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Earnings season to be tepid again; Private banks, consumer and capital goods likely to provide some respite

Motilal Oswal
Markets have remained weak in Q2FY20, despite the sharp bounce back post tax cut.

It has been a year since the IL&FS crisis erupted and the repercussions of the same are still being felt, especially in Financials. Besides NBFCs, banks too have started facing asset quality concerns now. Underlying economic momentum has decelerated sharply, as reflected in Q1FY20 real GDP growth of 5% and the RBI's latest downward revision in the FY20 GDP growth forecast to 6.1% (from 6.9%). Thus, earnings downgrades have remained a key feature of Corporate India.

High frequency data and our team's interactions with managements spanning sectors suggest that the 2019 corporate earnings will be a washout and any normalcy will only return in 2020.

Second-quarter earnings-report season will be tepid and uneventful

Underlying demand slowdown and weak global commodities prices are expected to take a toll on earnings with very few bright spots, if any. However, it is important to look at this quarter's numbers from a PBT perspective, as the reduction in the corporate tax rate cuts will result in several adjustments in this quarter's tax numbers (e.g. large corporate banks will make deferred tax adjustments).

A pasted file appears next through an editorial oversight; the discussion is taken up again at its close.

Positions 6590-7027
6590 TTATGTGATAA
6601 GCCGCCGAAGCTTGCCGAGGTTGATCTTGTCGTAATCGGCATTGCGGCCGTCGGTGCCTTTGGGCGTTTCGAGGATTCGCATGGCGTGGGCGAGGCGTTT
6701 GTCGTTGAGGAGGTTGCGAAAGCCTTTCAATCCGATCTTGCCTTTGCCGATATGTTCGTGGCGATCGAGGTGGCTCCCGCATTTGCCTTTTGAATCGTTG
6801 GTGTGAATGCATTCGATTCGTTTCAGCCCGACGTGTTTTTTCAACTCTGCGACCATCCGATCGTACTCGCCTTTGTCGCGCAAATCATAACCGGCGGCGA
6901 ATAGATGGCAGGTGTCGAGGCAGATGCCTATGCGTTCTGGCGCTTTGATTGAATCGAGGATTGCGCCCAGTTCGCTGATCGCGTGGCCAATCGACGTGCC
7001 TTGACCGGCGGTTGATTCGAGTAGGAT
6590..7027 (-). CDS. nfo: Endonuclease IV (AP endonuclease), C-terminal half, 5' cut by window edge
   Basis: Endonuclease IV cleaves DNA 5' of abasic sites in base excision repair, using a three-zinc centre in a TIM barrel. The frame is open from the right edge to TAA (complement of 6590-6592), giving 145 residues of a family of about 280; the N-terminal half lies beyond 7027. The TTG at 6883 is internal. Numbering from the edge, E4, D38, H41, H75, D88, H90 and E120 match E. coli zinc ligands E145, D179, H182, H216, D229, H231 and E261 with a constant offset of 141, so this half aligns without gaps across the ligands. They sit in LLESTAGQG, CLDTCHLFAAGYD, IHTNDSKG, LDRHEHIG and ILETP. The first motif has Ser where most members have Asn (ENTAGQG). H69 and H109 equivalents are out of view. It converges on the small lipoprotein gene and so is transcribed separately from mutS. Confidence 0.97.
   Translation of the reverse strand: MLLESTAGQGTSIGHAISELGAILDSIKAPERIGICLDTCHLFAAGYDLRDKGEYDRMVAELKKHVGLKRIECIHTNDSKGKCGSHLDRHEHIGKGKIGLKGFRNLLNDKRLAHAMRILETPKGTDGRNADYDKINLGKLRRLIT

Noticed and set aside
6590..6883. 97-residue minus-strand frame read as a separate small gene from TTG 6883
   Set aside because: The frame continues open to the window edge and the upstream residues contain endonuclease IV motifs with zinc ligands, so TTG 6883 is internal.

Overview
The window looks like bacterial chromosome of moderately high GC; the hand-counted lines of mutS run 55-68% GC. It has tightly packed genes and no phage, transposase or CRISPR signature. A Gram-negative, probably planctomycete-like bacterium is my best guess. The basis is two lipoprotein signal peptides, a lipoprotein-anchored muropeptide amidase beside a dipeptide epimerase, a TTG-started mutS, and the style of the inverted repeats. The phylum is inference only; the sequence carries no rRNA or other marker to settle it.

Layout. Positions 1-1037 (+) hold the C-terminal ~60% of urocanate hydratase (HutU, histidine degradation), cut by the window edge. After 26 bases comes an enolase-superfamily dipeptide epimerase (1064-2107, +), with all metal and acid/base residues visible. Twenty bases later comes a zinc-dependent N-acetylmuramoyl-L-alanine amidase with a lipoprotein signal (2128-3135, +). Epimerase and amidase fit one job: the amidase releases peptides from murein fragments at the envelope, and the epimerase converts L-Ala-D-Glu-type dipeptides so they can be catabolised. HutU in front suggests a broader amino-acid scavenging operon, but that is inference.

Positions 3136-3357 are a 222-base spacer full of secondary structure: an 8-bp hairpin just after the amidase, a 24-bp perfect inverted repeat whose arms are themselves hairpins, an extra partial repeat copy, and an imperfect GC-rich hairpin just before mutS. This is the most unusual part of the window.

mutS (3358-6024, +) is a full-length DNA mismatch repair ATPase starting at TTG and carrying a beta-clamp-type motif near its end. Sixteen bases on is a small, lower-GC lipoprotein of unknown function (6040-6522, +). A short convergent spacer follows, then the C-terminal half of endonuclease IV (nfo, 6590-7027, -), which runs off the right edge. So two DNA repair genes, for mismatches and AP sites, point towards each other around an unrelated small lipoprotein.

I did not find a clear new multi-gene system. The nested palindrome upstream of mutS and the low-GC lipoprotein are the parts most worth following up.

We expect MOFSL Universe's PBT to grow 2% y-o-y but PAT to decline 6% y-o-y, dragged by Automobiles and Metals. The difference between PBT and PAT is exaggerated because of the deferred tax adjustments in Financials. Ex-Financials, we expect MOFSL Universe's PBT/PAT to decline by 14/8% y-o-y. Private Banks, Consumer, Cement and Capital Goods, however, will provide some respite. Our FY20 Nifty EPS estimate has been cut by 3.8% to Rs 539 (prior: Rs 560). We now build in EPS growth of 12% for FY20. Ex-corporate banks, we expect 3% profit growth for the Nifty in FY20.

Markets have remained weak in Q2FY20, despite the sharp bounce back post tax cut. Nifty's divergence with the broader markets has expanded significantly. Earnings risks continue to be tilted to the downside on account of the underlying weak demand scenario, the uneven asset quality trends in financials and the deflationary trends in commodity prices. At this point, tax rate cuts will largely limit the downgrades rather than driving big upgrades on the earnings front.